Basic research opens doors to new fields of knowledge, and offers future opportunities that we cannot even imagine now.
“Our society is the result of brilliant basic research. For example, research into electricity and quantum mechanics done just over a century ago has had enormous impact on how we live today,” says Liselotte Højgaard.
She is Professor of Medicine and Technology at the University of Copenhagen. She is also a member of the board of the research funding body Novo Nordisk Foundation, and head of clinic at the Rigshospitalet hospital in Copenhagen. At the hospital, she experiences at close range what current basic research can mean for individual persons.
“Basic research into immune therapy for cancer, which was awarded the Nobel Prize in 2018, has led to a revolution in cancer care. We can now cure patients with skin cancer and breast cancer who would have died just a few years ago. Thanks to the work of the researchers Allison and Honjo, we can save lives.”
Creating justice between generations
At global level, there are many challenges where basic research can be of crucial importance.
“Our situation is problematic to say the least, and we need things like clean water, clean energy and changes in behaviour. Basic research won’t be the whole solution, but it plays an important part. It can provide answers to questions we didn’t think of asking.”
She thinks that we have a responsibility to create justice between generations, in several ways. The next generation of researchers must have a good knowledge foundation to start from, so that are also able to launch innovations.
“To only research things that are close to application and not invest in basic research, that represents stealing from the coming generations.”
Tempting to direct researchers
Lars Kloo is Professor of Applied Physical Chemistry at KTH Royal Institute of Technology in Stockholm, Secretary General of the Scientific Council for Natural and Engineering Sciences at the Swedish Research Council, and chairs the board of NordForsk. He emphasises how important it is for basic research to be undirected, and not steered.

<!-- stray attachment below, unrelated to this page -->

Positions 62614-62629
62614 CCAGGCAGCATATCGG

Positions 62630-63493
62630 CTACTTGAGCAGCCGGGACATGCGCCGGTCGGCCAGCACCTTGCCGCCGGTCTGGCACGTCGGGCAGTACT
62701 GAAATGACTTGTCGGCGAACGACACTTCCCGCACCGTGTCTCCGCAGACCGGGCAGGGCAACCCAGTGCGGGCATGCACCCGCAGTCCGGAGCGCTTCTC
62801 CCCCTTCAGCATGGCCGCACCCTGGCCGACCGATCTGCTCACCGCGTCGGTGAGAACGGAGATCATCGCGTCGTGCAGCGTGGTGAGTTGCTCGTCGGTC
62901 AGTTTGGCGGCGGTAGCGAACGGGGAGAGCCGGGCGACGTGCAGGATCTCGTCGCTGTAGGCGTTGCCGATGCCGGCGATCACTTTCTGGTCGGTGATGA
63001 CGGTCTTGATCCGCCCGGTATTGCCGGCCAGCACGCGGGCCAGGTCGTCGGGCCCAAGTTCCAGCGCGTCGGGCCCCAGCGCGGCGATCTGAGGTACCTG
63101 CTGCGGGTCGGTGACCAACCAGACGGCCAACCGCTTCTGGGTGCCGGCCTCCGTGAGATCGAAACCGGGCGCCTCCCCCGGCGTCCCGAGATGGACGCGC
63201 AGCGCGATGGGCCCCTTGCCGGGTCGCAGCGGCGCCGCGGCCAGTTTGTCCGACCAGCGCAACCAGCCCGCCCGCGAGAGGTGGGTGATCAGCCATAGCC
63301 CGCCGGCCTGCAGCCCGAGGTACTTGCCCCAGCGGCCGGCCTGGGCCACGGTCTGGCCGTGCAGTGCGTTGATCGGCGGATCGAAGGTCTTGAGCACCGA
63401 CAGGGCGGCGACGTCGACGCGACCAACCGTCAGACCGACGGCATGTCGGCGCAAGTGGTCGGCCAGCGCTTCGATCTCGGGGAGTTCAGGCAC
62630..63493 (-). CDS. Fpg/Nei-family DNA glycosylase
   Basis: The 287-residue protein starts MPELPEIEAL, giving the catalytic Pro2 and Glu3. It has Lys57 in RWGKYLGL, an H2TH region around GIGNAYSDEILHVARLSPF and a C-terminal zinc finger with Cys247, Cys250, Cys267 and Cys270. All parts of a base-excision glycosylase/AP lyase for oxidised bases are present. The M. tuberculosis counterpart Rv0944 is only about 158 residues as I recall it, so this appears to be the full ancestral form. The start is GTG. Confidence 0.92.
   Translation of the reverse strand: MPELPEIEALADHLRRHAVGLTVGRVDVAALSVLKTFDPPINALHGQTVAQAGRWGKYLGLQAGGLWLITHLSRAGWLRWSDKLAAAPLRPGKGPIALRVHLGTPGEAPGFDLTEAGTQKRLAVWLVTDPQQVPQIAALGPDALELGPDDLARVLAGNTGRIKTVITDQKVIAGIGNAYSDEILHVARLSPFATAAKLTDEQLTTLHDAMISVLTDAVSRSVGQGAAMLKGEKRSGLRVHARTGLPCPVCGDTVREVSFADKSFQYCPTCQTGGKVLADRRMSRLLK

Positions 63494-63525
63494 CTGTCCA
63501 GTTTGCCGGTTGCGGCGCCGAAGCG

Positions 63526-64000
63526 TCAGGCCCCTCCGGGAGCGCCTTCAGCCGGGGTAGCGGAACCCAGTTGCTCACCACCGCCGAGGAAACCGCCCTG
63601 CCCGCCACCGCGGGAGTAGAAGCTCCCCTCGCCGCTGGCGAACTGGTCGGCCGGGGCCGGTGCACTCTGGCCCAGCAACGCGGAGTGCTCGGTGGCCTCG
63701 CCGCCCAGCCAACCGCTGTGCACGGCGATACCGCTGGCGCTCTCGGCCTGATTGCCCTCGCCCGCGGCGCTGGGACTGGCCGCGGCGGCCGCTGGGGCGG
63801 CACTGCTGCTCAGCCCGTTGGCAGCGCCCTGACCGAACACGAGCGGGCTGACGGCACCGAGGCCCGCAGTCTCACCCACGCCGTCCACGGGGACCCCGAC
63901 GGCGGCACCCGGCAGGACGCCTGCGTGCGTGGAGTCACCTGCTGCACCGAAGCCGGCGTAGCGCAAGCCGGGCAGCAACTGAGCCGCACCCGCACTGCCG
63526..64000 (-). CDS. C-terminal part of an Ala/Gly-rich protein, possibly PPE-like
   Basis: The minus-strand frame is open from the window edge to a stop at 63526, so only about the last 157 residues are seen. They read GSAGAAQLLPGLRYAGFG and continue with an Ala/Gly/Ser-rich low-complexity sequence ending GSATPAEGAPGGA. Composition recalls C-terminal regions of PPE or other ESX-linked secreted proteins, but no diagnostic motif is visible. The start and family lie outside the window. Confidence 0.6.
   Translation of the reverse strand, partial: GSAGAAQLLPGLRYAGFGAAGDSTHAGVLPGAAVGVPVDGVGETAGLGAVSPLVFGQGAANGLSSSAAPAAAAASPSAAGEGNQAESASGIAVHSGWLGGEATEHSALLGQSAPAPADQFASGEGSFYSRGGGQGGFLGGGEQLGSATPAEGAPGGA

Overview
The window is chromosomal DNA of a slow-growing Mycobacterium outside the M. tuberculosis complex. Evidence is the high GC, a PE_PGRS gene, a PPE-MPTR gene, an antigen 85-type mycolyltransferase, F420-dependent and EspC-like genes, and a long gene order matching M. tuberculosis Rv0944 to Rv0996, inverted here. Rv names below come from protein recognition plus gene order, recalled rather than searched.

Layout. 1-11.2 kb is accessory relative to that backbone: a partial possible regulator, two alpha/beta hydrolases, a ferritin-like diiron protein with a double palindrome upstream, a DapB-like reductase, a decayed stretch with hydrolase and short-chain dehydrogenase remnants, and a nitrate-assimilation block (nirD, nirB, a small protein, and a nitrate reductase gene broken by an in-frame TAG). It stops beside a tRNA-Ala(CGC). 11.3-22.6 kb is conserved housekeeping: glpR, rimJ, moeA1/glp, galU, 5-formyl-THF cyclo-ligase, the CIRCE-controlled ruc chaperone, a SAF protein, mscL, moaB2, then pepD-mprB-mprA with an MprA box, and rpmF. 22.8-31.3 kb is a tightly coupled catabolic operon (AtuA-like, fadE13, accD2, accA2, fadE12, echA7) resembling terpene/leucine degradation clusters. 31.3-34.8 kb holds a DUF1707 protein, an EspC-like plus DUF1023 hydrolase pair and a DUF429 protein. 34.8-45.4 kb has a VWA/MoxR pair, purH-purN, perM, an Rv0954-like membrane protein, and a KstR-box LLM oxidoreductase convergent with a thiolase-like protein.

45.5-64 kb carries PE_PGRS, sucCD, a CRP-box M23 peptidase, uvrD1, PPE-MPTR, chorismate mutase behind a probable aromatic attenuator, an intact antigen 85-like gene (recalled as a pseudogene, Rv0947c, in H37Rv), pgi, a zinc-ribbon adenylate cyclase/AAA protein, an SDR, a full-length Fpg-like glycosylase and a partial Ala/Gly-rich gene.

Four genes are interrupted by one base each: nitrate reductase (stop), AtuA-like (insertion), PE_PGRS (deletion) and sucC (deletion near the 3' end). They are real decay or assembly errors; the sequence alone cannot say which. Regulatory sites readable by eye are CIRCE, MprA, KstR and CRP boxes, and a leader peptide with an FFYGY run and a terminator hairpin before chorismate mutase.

“It is very easy to get stuck on the challenges we have today, but in ten years, we might have new challenges that are even more urgent. You can look at undirected basic research as society’s investment in addressing future unknowns. You invest money in creative persons, who drive the research frontier forwards,” says Lars Kloo.
But letting researchers choose their own subjects does require funding bodies to have cool heads.
“All the major technical advances are the result of basic research, but not all basic research produces results. So it is a bit of a gamble on the part of the funding bodies.”
Locks in creativity
He understands why politicians like to indicate what researchers should focus on.
“Politicians are elected to manage problems, and to be forward-looking, and you have to respect that. They want to achieve something, such as fulfilling the Agenda 2030 goals, and then it must be very tempting to decide on a particular direction for research.”
But Lars Kloo warns that focused initiatives to solve a particular problem locks in the creativity of researchers, and limits where they can search for new knowledge.
“States that have directed research firmly, such as totalitarian dictatorships in the extreme case, have never been prominent in terms of innovation and high-quality research.”
Need trust and time
Lars Kloo would like decision-makers to give more leeway to researchers themselves, to direct them less and trust them more.